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New approach in El Niño forecasting potentially doubles the lead-time and helps forecasting its magnitude

06.01.2020 - El Niño, probably the most far-ranging climate phenomena on Earth, is likely to hit again in 2020, as groundbreaking research by PIK and others has shown. Now, PIK researchers also found a new way to improve forecasts regarding its magnitude using data from air and sea surface temperature series.
New approach in El Niño forecasting potentially doubles the lead-time and helps forecasting its magnitude

The Niño 3.4 region. The red circles indicate the 22 nodes in the Niño 3.4 region. The curves are examples ofthe temperature anomaly time series for 3 nodes in the Niño 3.4 region.

Occurring roughly every two to seven years, El Niño (God’s Child) can send torrential rainfalls and empty fishing nets to Peru, droughts to Australia, or changes to the Indian monsoon patterns. Its worldwide impact makes early forecasting of this phenomenon so vital. While significant progress was made in forecasting the time El Niño is likely to hit the world’s shores, reliable forecasts of its magnitude remained limited to about six months in advance. Now, an international team of researchers led by the Potsdam Institute for Climate Impact Research has succeeded in doubling that time, allowing for El Niño forecasts a year in advance and also delivering information about its magnitude with high accuracy.

The new approach draws on the methodology of medical diagnostics: It relies on quantifying the complexity of multiple air and sea surface temperature time series in the eastern equatorial Pacific. The authors call the complexity indicator they derive from spatiotemporal temperature variations “System Sample Entropy” (SysSampEn). They found that the SysSampEn for a given calendar year was strongly and positively correlated with the magnitude of an El Niño event in the following year. Using this correlation, the authors constructed a forecasting index that predicted 9 out of 10 El Niño events between 1984 and 2018, with 3 false positives. For the current year 2020, forecasts show very high probabilities for an El Nino at the end of the year. The SysSampEn approach shows that its magnitude is 1.48±0.25 ℃, indicating a moderate El Nino event.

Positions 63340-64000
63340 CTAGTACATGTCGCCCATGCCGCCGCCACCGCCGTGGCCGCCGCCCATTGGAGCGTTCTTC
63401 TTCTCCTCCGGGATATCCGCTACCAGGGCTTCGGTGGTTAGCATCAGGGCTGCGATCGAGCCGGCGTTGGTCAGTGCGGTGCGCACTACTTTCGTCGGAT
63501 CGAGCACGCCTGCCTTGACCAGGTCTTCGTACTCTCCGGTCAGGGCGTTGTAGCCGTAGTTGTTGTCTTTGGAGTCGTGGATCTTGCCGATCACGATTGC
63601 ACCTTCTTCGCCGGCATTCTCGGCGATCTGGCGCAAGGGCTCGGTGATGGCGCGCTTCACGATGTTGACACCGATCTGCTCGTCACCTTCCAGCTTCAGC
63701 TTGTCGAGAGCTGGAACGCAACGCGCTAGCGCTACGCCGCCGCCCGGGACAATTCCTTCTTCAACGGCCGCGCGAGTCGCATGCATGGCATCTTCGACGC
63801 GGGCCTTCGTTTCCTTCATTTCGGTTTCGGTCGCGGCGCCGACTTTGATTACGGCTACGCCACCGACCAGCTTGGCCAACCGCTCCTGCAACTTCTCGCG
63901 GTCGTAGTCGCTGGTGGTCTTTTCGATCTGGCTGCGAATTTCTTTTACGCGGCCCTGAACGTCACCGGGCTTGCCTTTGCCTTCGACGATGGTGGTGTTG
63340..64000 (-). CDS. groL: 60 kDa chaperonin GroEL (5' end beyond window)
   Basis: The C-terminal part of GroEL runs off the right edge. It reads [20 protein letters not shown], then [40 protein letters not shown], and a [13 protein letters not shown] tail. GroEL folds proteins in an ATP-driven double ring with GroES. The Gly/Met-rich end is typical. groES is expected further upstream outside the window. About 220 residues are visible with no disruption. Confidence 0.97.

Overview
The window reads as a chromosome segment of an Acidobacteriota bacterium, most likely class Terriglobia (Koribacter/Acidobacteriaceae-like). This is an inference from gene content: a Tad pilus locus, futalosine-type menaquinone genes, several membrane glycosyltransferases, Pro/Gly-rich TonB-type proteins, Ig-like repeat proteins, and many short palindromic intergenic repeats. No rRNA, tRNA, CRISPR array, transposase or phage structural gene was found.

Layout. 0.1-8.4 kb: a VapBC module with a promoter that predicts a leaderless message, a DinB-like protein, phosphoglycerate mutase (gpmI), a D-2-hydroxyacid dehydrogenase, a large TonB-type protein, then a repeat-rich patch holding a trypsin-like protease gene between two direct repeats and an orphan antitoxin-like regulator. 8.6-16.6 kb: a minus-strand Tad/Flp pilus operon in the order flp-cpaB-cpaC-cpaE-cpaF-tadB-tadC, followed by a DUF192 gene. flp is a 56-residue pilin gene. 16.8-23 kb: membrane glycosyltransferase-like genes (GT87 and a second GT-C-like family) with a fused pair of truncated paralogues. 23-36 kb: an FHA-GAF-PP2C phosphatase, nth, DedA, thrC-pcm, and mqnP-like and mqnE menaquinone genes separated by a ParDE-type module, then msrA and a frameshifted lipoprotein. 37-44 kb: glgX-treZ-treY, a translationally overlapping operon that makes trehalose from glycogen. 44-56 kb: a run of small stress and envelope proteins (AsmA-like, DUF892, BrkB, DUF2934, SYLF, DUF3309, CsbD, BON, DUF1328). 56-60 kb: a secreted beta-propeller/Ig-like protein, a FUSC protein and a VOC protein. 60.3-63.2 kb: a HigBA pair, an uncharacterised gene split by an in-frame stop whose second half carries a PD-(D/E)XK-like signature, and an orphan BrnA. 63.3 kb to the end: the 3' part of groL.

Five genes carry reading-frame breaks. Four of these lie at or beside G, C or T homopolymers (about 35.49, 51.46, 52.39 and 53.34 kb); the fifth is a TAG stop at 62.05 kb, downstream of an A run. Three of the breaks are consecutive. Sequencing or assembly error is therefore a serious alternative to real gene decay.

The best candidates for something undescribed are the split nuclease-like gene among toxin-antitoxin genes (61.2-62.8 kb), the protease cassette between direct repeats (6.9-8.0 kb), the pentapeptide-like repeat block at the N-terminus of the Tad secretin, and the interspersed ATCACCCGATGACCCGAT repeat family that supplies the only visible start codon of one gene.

With a conventional early warning period of at most half a year so far, people in the tropics and subtropics are poorly prepared for the often devastating consequences of "El Niño" at irregular intervals around Christmas. The new approach could be a potential game changer in El Niño forecasting, thus helping to reduce its devastating effects on millions of people across the globe.


Article: Jun Meng, Jingfang Fan, Josef Ludescher, Ankit Agarwal, Xiaosong Chen, Armin Bunde, Jürgen Kurths, Hans Joachim Schellnhuber (2019): New approach in El Niño forecasting potentially double the lead-time and helps forecasting its magnitude. PNAS [DOI:10.1073/pnas.1917007117]

Weblink to the article: https://www.pnas.org/content/early/2019/12/23/1917007117

Previous PIK research on El Niño: Josef Ludescher, Armin Bunde, Shlomo Havlin, Hans Joachim Schellnhuber (2019): Very early warning signal for El Niño in 2020 with a 4 in 5 likelihood. arXiv:1910.14642 (find our press release here)


This work was supported by the East Africa Peru India Climate Capacities (EPICC) project. This project is part of the International Climate Initiative (IKI). The Federal Ministry for the Environment, Nature Conservation and Nuclear Safety (BMU) supports this initiative on the basis of a decision adopted by the German Bundestag. Please find more information on the project here

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